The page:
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Wekerle CIHR Team - CAPHC - The Maltreatment and Adolescent Pathways (MAP) Research Study

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The Maltreatment and Adolescent Pathways (MAP) Research Study

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Wekerle CIHR Team - CAPHC - The Maltreatment and Adolescent Pathways (MAP) Research Study

  1. 1. The Maltreatment and Adolescent Pathways (MAP) Research Study • Canadian Institutes of Health Research • Institute of Human Development and Child and Youth Health • “Video Talks” competition (Research-2- Action) • 2015 Awardee PJi2OY
  2. 2. The Maltreatment and Adolescent Pathways (MAP) Research Study Christine Wekerle, Ph.D. Pediatrics, McMaster University Email: Twitter: @DrWekerle ResilienceInYouth Initiative Website: International Journal of Child and Adolescent Resilience YouTube: ResilienceInYouth Twitter: ResilienceInYouth @ResilienceInYou Instagram: ResilienceInYouth
  3. 3. MAP Study Research Team & Funders Multi-disciplinary Co-Investigator Team (alphabetical order): Dr. Michael Boyle, McMaster University Dr. Deborah Goodman, University of Toronto; Child Welfare Institute, Children’s Aid Society of Toronto Mr. Bruce Leslie, Catholic Children’s Aid Society of Toronto (retired) Dr. Eman Leung, City University of Hong Kong Dr. Harriet MacMillan, McMaster University Dr. Nico Trocmé, McGill University Dr. Randall Waechter, St. George’s University MAP Advisory Board – child welfare agency representatives and researchers Partner Supporters: Child Welfare Research Portal (, Child Welfare League of Canada, First Nations Child and Family Caring Society of Canada, Ontario Association of Children’s Aid Societies Collaborating MAP Scientists CIHR Team grant – male CSA – secondary analyses
  4. 4. What’s interesting about the MAP Research Study • First longitudinal multi-method assessment study of youth receiving services from child welfare – every 6 months over a 2 to 3 year period • Random sampling of child welfare caseloads • Inclusion: all youth excepting adoption caseloads (youth served in- and out- of home) • Exclusion: youth in detention, in hospital, suicidality, crisis at time of study entry • The value of youth perspective – use of self-report on maltreatment history and other trauma events • Large sample for child welfare (N=561 @ initial)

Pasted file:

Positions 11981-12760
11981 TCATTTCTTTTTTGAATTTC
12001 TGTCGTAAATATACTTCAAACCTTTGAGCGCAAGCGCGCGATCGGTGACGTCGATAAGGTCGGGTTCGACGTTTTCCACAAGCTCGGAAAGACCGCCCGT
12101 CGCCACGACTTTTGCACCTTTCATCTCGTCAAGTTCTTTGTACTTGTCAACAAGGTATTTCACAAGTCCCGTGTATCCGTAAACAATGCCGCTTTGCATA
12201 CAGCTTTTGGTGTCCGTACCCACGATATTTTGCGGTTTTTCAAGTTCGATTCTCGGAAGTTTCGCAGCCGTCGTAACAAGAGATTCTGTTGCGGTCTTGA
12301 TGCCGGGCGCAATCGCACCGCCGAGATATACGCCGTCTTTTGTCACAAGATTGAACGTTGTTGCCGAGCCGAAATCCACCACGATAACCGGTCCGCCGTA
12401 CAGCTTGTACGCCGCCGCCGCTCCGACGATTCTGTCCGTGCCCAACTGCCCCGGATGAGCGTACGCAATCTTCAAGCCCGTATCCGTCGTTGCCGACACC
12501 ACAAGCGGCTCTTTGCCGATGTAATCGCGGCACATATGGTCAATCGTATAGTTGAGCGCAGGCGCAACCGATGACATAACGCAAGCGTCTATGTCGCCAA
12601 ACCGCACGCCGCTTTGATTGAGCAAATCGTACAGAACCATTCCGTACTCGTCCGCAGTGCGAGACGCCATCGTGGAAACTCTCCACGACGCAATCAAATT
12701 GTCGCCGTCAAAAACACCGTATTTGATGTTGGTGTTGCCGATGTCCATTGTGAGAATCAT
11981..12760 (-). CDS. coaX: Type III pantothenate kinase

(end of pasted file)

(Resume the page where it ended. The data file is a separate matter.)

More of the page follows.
5. 5. Why is understanding trauma important for the healthcare workforce? • Trauma Events – Trauma Responses (“kids are do-ers” – often evidenced as behavioural issues) • Adolescent trauma responses as “avoidance” “resistance” “protest” “testing” behaviours • Behaviours: Conflict w/ authority; sexual acting-out (CSA); eating problems • Practically for services? Trauma-informed approach: Physical, emotional, behavioural safety – health advocate Create opportunities for resilience Experience of choice and control – youth preferences and engagement…
  6. 6. Trauma Experiences are high-impact events that are emotionally difficult to deal with and cause stress TRAUMATIC EXPERIENCES TRAUMATIC REACTIONS RESILIENCE
  7. 7. Crafting A Daily Resilience Practice Goals: (1) Reducing everyday experience/perception of overwhelming stress; (2) Increasing/solidifying everyday resilience •Sleep Quality •Social Connectedness •Self-compassion •Exercise/Fitness
  8. 8. From the MAP: Role of traumatic stress symptoms As measured by self-report, trauma symptoms (distress/depression/anxiety/dissociation/anger/hyper- arousal) mediates in the prediction of: • Adolescent sleep quality (McPhie et al., 2014) • Alcohol use and problems (Goldstein et al., 2011) • Alcohol problems in Indigenous youth (Zahradnik et al., 2011) • Adolescent dating violence (Wekerle et al., 2009) • Males report symptoms of preoccupation with sexual thoughts more so than females: females are otherwise higher than males on all other types of trauma-related symptoms • Child welfare youth report higher distress, see doctors more often and more often on medication for anxiety and depression than non-child welfare youth (Hamilton et al., 2011) • When parental maltreatment considered, parenting stress is the mediator of parental sensitivity to infant (Periera et al., 2012) • Core issues: High reactivity to stressors destabilize behaviours; need to target stressors, end on-going violence/traumatic events; support emotion regulation; work up replacement for behaviourally-acting out to behaviourally acting resilience (cultural engagement; connectedness; competence; communication) • Resilience protective against trauma re-experiencing in Indigenous youth (Zahradnik et al., 2010)
  9. 9. Some simple actions Do We Know What Youth are Coping With? 5As: ask, advise, assess, assist, and arrange • What is going on for you? (rather than thinking what is wrong with you?) • Give specific behaviourally-based positives (cannot have enough +ves in the day! ;)
  10. 10. Thank you for your attention! Questions or Comments?